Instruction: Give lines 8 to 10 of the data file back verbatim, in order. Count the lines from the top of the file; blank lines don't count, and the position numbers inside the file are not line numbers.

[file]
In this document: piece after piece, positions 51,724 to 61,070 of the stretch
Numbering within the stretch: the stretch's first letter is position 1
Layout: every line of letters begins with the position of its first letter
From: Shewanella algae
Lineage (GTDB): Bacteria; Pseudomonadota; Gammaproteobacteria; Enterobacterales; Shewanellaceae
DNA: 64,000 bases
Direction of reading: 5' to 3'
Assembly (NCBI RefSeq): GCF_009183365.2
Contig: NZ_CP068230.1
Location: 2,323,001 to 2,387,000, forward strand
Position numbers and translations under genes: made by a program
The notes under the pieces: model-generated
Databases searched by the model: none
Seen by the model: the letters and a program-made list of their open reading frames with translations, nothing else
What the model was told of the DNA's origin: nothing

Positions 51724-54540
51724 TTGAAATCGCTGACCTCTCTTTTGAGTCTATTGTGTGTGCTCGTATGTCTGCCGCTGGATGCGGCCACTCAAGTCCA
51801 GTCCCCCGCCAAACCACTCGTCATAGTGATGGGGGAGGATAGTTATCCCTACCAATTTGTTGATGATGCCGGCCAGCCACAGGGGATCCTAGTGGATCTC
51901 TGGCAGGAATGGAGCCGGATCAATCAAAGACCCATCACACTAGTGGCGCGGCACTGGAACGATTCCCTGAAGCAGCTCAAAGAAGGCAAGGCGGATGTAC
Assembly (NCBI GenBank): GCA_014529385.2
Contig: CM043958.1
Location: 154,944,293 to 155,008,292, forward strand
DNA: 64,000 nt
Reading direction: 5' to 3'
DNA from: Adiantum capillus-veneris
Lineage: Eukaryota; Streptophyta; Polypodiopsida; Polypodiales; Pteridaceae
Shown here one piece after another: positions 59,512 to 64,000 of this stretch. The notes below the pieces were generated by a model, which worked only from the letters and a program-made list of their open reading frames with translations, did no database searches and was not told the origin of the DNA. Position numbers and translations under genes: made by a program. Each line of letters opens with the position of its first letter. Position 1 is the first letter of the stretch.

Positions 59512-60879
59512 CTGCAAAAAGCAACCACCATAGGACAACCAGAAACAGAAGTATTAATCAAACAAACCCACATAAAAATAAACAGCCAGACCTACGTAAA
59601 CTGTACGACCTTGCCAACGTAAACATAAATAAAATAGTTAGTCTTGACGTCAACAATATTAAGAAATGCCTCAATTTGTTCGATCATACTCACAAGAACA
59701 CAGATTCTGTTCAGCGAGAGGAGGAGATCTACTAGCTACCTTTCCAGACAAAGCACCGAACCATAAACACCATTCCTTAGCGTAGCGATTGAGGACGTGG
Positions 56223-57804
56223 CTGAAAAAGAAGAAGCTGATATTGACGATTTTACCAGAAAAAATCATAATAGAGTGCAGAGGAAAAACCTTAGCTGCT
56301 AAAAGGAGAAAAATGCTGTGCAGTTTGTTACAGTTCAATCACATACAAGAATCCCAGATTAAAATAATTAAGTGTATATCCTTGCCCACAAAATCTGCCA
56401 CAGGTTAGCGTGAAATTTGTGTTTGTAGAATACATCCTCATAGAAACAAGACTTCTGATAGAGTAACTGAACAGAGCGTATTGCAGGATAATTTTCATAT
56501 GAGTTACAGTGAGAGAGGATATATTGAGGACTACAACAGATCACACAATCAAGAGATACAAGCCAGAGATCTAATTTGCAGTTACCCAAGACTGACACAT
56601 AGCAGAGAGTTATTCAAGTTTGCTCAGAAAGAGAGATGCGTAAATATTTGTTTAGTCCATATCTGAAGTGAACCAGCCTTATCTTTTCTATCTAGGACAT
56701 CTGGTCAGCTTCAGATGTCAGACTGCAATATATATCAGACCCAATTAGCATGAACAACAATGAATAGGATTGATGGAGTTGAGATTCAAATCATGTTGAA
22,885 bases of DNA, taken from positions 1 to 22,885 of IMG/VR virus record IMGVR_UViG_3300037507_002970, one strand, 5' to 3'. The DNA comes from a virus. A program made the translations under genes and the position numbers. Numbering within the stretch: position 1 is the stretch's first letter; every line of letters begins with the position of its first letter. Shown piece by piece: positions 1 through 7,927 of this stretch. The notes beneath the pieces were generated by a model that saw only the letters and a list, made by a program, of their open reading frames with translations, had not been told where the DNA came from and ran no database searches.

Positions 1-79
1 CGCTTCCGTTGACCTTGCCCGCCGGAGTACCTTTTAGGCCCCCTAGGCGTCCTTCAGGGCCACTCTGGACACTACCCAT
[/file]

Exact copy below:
Assembly (NCBI RefSeq): GCF_009183365.2
Contig: NZ_CP068230.1
Location: 2,323,001 to 2,387,000, forward strand